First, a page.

“There’s a bamboo player over here who’s come up with something,” Tony announced, gesturing towards a young girl sitting with her legs dangling from the chair, not reaching the floor. I crouched in front of her.

“Can you show me?” I asked her in Tetun encouragingly. At first I thought she was going to refuse, but then, without making eye contact, she began to tap out her idea. It fitted beautifully with the bucket rhythm and we taught it to all the other bamboo players in her section.

Things progressed quickly from this point. Soon we had a rhythmic groove happening with 4 different parts to it. We jammed on this for awhile, Tony and I playing clarinet and saxophone respectively, and adding pitch to some of the rhythms.

Next we decided to write a song, a short song that we could include as part of this piece we were creating. Again, I explained our intention in Tetun, as best I could:

“We want to write a song with you, a song that you can help us write. We want to learn new things in Timor Leste, so we are interested in your ideas. First let’s decide what our song should be about. What do you want to write a song about?”

“Timor-Leste!” someone suggested (I think it was one of the sisters).

“Diak los!” I enthused, and wrote ‘Timor Leste’ as a heading on a big sheet of paper.

“What can we say about Timor Leste? Its history? The land and environment? Things that are special to here?”

Everyone thought hard. Then one of the boys suggested,

“Rai Timor Lorosae”.

Delighted to have our first lyrics offered so freely, I wrote them down straight away. The boy continued:

“Rai ida bee hau moris….. hau hodomi deit… ho mesak doben… Rai Timor Lorosae”

I wrote them all down, then held up the page so that everyone could see. Tony strummed a pair of chords, one after the other.

The sister sitting beside me murmured to me, “Mana, will you now teach us the melody to this song?”

“Well,” I answered, in Tetun so that everyone could hear. “We are going to make the melody now, all together. I want this to be a song that everyone has helped to write. What we will do is, read the words together, but say them with a rhythm. And gradually, a melody will start to emerge.” (Actually, I didn’t say emerge – I don’t know that word. I said things like arrive or enter, and hoped that I was making enough sense. People kept nodding and smiling at me, so that was encouraging).

We read the words several times, accompanied by Tony on guitar. In truth, no melody emerged. So again, I spoke.

“Does anyone have an idea for a melody?” No-one spoke. I paused.

“Every time I sing by myself, I feel shy – really! It is difficult to sing by yourself. You need to have courage! But, it is the only way that we can share ideas with other people. When we share our ideas, we can inspire others too. So this time, Maun Tony will play, but I want everyone to sing the words together. We won’t be singing the same melody, but that’s okay. I will listen carefully and find the melody that you sing.”

I find this is a very successful approach for me, but whenever I introduce it to a group, I know they feel doubtful. The important thing is to try it straight away. So I cued Tony, and asked him to play “Very strongly!” to give us courage.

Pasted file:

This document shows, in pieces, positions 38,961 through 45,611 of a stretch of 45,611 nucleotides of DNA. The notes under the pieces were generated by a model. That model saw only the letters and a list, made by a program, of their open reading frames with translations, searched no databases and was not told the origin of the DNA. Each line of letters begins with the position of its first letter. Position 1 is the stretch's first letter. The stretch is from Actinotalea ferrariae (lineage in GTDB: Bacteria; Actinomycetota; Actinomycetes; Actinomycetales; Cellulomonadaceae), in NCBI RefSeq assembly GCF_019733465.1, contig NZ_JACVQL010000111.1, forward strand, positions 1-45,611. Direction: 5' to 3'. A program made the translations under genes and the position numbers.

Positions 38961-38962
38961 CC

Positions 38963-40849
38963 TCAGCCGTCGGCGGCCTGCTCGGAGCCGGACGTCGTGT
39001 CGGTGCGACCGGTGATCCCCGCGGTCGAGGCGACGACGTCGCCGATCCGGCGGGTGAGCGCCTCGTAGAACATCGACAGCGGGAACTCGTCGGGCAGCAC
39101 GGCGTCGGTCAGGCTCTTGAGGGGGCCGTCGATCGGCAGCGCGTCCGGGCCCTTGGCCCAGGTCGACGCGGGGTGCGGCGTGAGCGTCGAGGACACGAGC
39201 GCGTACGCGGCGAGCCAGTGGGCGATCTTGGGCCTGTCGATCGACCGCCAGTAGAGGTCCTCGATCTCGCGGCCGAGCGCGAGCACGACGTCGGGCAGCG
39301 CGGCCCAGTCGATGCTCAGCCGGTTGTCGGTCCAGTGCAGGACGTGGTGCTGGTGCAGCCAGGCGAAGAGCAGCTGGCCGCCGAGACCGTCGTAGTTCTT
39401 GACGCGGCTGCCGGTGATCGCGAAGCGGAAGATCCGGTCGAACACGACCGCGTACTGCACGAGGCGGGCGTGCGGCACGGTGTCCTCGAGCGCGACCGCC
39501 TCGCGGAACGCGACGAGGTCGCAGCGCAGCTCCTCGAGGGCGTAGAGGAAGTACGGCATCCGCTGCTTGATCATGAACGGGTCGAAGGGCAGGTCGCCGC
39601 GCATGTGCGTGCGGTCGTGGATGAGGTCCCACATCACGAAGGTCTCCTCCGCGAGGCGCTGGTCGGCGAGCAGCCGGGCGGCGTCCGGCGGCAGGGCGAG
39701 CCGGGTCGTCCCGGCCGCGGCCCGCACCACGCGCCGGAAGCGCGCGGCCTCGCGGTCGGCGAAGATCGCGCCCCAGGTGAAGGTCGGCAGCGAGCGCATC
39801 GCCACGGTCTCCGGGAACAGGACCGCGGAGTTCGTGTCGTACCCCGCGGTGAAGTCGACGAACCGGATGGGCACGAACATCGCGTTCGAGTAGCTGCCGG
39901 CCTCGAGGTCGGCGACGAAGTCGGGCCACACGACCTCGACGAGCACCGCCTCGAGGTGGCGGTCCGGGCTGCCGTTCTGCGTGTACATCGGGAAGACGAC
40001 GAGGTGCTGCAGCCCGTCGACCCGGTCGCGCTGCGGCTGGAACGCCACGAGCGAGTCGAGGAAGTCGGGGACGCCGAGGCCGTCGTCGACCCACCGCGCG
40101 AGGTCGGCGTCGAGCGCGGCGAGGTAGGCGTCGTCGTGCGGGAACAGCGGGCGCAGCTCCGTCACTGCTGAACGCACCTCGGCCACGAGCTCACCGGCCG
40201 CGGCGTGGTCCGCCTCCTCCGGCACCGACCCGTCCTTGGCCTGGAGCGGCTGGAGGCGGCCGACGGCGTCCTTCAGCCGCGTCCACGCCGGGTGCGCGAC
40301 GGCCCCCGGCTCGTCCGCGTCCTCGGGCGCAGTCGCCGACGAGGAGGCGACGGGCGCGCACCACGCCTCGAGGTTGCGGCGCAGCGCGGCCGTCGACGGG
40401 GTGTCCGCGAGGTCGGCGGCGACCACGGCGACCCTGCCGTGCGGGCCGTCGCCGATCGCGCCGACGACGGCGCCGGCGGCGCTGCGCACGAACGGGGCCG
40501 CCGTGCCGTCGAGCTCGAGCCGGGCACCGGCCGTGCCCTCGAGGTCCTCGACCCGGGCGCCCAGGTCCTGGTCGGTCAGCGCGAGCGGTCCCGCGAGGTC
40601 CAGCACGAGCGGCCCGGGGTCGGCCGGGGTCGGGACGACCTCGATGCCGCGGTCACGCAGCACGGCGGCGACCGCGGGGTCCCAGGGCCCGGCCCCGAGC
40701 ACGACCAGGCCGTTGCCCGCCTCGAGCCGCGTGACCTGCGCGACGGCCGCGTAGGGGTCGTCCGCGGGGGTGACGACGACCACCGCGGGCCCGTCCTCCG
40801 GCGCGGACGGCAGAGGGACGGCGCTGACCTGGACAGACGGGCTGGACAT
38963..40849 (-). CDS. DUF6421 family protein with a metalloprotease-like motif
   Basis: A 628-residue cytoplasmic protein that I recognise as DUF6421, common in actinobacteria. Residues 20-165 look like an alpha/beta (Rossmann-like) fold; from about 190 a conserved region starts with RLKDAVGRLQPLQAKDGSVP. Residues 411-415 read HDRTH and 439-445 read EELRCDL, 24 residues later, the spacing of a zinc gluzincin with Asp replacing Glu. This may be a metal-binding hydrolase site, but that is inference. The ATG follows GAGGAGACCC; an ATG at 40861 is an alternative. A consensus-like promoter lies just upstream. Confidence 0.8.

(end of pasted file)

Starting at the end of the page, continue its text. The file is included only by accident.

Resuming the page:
Finally, a melody of our own began to emerge. I played it on the clarinet line by line to clarify it (and also to memorise it for myself). Then we sang it several times in a row, to lock the phrasing and pitches into everyone’s memories.

And so we reached the final part of our workshop. We structured the music so that we went from playing the rhythms to singing the song, back to playing the rhythms, back to the song – in a ‘looped’ binary form, essentially. We added some expressive dynamics, building up to a bar of suspension and silence, and used our by now well-established whole-ensemble stopping and starting skills to great effect. We filmed the final performance of the full piece.

We ended the workshop back in a circle, with the song Mo bako meeno fway. The sisters loved it, and made me repeat several times more than I’d planned! Later, one of them said, “When you come back, please bring us more songs from Africa! They have such great rhythm and energy – like the songs from Papua!” I promised I would bring more. Certainly, after a such a warm reception from the sisters, ADM is a place I definitely plan to bring more workshops.

Post-script: Further to my ongoing Timor theme of Things never being quite what they seem, I learned at the end of this workshop that the words offered up for our song actually already exist as a different song. No wonder they were created so swiftly and painlessly by their volunteer! No wonder this group of Fataluku-speaking, barely-at-school children learned them so quickly! Oh well… it wasn’t quite what I’d intended but it was a catchy song just the same.


3 comments so far

  1. kamil on

    looks very fun, gillian! so happy that your project is progressing well. hope you and tony are having a good time there in Lospalos with the children!

  2. victoria Ryle on

    So nice to be able to picture the Convent and where the workshop took place! Sounds wonderful. You’re chalking up lots of successful experiences in Lospalos now.
    Just about finished two little books from the verandah workshop. Will get them published by the end of the week and send them out with Kim – she’s working on the translation…
    When do you go to the Island?

  3. sally bartholomew on

    Thanks for posting this up. I was really inspired!